Free To Use High Res West Riding Flag UK-Yorkshire West Riding
The West Riding flag was registered on the UK Flag Registry on Thursday 23 May 2013 after the unfurling in Leeds. The unfurling was attended by the Chairman of North Yorkshire Council, the Chairman of Cumbria Council and the Chairman of the East Riding of Yorkshire Council. At the unfurling my address outlined the background to the West Riding flag.
The flag is described as: “The flag shows the cross of St. George, the historic symbol of England, with the vertical band off-centre to the left, in the format adopted by most Scandinavian countries. This reflects Yorkshire’s Anglo-Scandinavian heritage, the county having been settled and ruled by Norwegians and Danes in the eighth and ninth centuries. Placed at the centre of the cross is the traditional white rose of Yorkshire, in use since the fourteenth century, shown against a blazing sun, a heraldic combination known as a “rose-en-soleil”. The same combination of “rose en soleil” device and red and white colours appeared in the arms of the former West Riding Council of 1889-1974.”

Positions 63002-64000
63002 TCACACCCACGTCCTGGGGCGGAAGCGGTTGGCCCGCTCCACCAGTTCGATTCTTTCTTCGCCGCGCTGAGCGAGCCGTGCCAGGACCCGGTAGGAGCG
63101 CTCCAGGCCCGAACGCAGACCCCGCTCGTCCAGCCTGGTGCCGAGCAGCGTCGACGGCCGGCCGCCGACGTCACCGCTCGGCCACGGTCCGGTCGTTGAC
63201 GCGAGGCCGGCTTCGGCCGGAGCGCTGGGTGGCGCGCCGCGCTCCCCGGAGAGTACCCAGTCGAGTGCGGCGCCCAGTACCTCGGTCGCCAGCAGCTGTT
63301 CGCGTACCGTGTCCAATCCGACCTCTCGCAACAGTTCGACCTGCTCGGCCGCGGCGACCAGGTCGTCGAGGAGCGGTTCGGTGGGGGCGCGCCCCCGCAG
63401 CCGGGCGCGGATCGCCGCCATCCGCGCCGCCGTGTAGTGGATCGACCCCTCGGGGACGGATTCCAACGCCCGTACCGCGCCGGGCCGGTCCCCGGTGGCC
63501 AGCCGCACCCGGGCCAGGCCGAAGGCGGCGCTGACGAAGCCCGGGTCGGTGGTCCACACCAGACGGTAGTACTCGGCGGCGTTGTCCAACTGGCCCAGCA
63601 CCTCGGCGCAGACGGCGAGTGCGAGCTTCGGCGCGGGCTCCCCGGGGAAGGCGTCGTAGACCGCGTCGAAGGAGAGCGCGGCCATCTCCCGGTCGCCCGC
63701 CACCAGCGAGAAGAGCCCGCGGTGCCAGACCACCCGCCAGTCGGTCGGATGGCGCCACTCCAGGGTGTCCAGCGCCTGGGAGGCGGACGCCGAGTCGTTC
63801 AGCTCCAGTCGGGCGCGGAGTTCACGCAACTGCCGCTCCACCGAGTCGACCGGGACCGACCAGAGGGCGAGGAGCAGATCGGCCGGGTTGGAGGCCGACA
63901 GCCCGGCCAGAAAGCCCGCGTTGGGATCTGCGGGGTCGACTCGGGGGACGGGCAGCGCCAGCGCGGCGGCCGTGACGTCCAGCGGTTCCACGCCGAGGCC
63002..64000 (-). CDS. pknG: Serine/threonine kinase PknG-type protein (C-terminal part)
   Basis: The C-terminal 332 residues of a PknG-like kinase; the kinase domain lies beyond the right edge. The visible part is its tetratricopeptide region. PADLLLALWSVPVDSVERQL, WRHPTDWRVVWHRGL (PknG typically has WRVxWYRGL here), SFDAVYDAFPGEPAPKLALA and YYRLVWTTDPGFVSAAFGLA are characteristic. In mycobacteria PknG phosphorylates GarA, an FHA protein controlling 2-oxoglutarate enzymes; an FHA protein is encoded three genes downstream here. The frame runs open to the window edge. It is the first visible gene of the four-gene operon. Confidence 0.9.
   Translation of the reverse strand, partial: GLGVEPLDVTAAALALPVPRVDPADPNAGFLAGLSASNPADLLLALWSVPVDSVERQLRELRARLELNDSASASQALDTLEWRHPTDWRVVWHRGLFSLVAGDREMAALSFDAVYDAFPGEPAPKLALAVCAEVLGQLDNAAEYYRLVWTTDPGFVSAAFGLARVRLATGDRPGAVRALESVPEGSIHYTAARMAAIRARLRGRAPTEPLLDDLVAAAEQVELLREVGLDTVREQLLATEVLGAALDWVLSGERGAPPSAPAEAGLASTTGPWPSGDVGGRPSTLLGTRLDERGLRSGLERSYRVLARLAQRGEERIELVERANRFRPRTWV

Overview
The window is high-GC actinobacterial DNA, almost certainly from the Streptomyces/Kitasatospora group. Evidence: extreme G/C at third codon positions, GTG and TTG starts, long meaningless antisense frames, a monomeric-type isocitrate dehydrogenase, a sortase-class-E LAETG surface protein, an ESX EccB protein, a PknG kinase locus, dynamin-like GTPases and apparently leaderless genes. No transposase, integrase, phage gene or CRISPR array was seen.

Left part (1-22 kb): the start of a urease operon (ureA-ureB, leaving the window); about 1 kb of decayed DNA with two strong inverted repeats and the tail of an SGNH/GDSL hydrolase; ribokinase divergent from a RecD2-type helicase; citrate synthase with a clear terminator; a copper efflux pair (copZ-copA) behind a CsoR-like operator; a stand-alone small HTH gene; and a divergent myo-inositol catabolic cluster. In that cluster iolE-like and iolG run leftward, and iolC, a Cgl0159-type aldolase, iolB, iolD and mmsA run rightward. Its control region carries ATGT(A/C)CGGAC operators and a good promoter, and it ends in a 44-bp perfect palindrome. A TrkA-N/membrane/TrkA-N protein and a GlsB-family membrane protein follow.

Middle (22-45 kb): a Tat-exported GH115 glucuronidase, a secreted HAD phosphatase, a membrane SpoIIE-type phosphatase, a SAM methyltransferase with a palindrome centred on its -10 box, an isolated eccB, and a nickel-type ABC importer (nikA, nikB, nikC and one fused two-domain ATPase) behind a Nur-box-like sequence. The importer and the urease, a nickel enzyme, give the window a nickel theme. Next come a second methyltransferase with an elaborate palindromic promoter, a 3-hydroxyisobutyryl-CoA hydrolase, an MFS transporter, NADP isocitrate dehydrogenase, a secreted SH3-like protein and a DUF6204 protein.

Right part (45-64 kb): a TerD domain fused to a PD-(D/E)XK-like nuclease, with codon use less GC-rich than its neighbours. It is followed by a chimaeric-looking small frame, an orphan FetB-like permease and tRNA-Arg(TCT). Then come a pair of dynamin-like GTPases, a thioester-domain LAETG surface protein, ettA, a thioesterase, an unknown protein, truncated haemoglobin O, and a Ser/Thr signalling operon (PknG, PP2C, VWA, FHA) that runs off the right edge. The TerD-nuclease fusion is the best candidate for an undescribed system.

The following messages where received from Civic Leaders unable to attend the unfurling:
- Calderdale – Mayor of Calderdale, Councillor Ann Martin:“With regret, I am unable to attend the West Riding flag unfurling ceremony in Millenium Square, Leeds, however, I am delighted to send greetings from Calderdale on this occasion.”
- Doncaster – Civic Mayor of Doncaster, Councillor Christine Mills: “I wish you success with your flag unfurling”
- Leeds – Lord Mayor of Leeds: “Sends his best wishes and hopes your event is successful”
- Oldham – Mayor of Oldham: “It is with regret that I am unable to attend the unfurling of the West Riding Flag. May I take this opportunity, on behalf of the people of Oldham, to send best wishes for what I am sure will be a wonderful occasion.”